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The U.S. Military Intervention in Panama Origins, Planning and Crisis Management


The U.S. Military Intervention in Panama: Origins, Planning and Crisis Management June 1987-December 1989 (Contingency Operations Series)

Prior to Operation JUST CAUSE, the December 1989 U.S. intervention in Panama, American leaders had struggled for over two years with the increasingly difficult regime of General Manuel Antonio Noriega. At the time, the Panama Canal was still under U.S. administration, with the U.S. Southern Command based at Quarry Heights charged with its security. Led by General Frederick F. Woerner Jr. and supported by Maj. Gen. Bernard Loeffke, the command’s Army component commander, American military leaders weathered a series of low-grade crises during 1988–1989, slowly culminating in a growing military confrontation with Noriega’s military, paramilitary, and police forces. Detailed in Larry Yates’ study are the contingency plans, rules of engagement, a host of varied operations—security patrols, guard duty, training exercises, shows of force, and police actions—and even the occasional firefight, all of which characterized this trying period. But this history is much more than a precursor to JUST CAUSE. The book’s true value lies in a careful examination of the complex relationships between a U.S. combatant command, one of the four American global military headquarters, and its Washington, D.C., superiors, to include Joint Chiefs Chairman Admiral William Crowe, Army Chief of Staff General Carl Vuono, Defense Secretary Richard Cheney, and Presidents Ronald W. Reagan and George H. W. Bush. Indeed, the able Woerner and his staff often found themselves walking a tightrope between a variety of ill-defined administration policies whose long-range goals were difficult to fathom and the exigencies of a steadily worsening local situation. The conflicting demands ultimately led to Woerner’s untimely replacement by General Maxwell R. Thurman, an officer more comfortable with the Bush administration’s approach to the crisis. Highlighted also are the roles played by the local joint and special operations headquarters, those U.S.-based commands charged with providing military reinforcements to the region, and those government officials responsible for regional diplomatic, intelligence, and economic affairs. The result is a rich mix of timeless experiences and insights especially attuned to the contingency fare so common in the post–Cold War era and an excellent primer for officers assuming duties in the joint defense commands and staffs that play a key role in today’s defense establishment. The volume also marks another significant addition to the Center’s expanding Contingency Operations Series.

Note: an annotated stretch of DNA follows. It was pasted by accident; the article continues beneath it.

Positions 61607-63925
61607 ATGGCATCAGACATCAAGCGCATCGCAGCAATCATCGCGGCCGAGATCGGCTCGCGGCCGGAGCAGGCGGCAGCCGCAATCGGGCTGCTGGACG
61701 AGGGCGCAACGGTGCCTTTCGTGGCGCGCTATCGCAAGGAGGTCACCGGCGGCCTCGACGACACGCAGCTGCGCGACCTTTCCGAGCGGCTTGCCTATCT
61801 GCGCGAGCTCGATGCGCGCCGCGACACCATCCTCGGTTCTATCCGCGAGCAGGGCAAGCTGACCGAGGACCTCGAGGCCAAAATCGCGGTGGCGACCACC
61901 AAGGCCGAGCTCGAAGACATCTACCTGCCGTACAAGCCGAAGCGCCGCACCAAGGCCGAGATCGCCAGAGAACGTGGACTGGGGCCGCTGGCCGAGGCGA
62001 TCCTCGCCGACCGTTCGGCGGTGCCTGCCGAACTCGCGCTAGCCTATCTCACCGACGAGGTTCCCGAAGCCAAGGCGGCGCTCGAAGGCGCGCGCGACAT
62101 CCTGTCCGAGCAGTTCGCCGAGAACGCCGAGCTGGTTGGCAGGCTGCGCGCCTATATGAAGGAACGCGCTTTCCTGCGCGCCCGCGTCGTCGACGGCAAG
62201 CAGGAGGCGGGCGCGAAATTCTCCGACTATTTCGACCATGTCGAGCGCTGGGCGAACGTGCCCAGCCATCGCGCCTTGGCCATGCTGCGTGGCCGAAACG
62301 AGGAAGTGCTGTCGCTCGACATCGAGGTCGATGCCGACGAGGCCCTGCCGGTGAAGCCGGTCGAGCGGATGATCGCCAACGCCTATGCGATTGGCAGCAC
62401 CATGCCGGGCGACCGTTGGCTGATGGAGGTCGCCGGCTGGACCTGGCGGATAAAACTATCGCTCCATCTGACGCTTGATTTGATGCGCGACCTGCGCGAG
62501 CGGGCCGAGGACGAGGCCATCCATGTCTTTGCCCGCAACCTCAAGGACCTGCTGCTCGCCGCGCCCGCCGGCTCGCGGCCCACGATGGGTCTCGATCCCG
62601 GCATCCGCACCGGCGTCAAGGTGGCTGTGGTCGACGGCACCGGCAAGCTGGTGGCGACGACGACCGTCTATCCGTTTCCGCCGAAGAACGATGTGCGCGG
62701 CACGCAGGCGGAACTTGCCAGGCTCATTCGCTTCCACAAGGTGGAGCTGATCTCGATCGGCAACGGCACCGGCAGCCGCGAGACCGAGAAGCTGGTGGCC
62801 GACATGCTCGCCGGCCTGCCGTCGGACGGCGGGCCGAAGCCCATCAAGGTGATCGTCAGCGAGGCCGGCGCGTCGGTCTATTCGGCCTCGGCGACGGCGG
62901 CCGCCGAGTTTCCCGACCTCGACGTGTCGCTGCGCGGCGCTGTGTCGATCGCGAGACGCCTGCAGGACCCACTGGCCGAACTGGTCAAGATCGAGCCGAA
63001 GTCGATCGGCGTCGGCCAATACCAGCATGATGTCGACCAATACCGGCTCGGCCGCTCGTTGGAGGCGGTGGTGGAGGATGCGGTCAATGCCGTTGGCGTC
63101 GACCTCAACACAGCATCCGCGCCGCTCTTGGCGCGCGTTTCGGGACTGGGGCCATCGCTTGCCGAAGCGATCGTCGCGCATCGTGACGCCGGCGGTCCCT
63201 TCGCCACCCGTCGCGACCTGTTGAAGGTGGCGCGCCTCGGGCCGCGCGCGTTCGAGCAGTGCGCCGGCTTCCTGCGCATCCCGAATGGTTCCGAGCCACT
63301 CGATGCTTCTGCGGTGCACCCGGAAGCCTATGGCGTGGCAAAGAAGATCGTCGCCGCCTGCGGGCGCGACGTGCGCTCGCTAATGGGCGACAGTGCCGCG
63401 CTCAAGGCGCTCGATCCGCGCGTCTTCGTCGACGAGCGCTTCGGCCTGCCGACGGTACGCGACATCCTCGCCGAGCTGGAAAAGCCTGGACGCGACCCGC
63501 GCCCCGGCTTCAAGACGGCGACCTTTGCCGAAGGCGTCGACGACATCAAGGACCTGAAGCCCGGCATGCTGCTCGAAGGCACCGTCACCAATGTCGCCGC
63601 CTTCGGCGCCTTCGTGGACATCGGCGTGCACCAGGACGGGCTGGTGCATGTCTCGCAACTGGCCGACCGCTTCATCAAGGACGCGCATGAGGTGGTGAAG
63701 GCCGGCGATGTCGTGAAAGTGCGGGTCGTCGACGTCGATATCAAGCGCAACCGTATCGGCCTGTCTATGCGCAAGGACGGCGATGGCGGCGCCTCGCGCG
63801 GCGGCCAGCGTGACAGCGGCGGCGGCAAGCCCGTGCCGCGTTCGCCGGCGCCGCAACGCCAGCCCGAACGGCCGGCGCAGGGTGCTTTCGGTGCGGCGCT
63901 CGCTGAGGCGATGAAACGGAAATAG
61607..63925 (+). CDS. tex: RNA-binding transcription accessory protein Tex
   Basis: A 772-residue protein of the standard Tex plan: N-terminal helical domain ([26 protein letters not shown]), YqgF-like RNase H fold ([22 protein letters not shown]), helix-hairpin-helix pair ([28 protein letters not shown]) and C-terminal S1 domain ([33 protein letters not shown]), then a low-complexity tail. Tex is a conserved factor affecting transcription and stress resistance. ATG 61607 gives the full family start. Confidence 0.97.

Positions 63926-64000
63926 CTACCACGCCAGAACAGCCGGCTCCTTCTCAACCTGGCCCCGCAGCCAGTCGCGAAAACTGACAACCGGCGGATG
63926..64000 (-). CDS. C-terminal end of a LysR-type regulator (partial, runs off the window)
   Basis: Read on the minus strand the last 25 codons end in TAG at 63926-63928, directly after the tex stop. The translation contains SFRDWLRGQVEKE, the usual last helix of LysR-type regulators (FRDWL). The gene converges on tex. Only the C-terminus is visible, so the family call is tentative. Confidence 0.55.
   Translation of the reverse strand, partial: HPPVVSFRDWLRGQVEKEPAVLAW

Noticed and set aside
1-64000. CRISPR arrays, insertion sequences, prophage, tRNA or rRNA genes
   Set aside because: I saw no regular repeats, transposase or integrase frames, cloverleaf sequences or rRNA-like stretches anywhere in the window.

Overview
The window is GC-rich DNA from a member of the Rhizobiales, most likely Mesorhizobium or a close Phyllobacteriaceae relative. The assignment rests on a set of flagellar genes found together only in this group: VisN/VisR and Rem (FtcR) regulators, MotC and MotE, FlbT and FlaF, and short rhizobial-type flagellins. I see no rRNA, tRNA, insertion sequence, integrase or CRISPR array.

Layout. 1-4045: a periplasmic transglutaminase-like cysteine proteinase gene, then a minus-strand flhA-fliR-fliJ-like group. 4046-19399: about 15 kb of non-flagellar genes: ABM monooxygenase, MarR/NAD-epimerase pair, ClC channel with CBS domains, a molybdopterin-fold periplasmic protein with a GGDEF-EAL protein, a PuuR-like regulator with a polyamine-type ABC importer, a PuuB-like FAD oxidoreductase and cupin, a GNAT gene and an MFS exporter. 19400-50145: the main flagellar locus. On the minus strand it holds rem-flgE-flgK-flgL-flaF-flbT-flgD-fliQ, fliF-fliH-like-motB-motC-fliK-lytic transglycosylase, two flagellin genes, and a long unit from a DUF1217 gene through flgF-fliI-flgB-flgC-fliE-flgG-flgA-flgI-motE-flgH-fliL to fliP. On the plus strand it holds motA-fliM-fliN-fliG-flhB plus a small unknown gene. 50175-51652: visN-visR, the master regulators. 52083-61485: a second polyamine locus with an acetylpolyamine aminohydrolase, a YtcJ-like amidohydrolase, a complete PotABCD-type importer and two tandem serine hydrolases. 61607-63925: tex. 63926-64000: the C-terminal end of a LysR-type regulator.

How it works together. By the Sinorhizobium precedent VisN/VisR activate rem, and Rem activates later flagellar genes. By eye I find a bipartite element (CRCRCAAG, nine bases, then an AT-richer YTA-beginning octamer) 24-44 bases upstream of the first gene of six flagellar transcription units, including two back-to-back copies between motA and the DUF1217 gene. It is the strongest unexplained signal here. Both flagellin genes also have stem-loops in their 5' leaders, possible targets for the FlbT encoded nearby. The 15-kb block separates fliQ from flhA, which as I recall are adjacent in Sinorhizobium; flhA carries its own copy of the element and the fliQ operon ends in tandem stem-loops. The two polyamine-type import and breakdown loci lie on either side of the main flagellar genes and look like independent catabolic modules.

332 pages

Categories: All Books, Military Manuals, Miscellaneous


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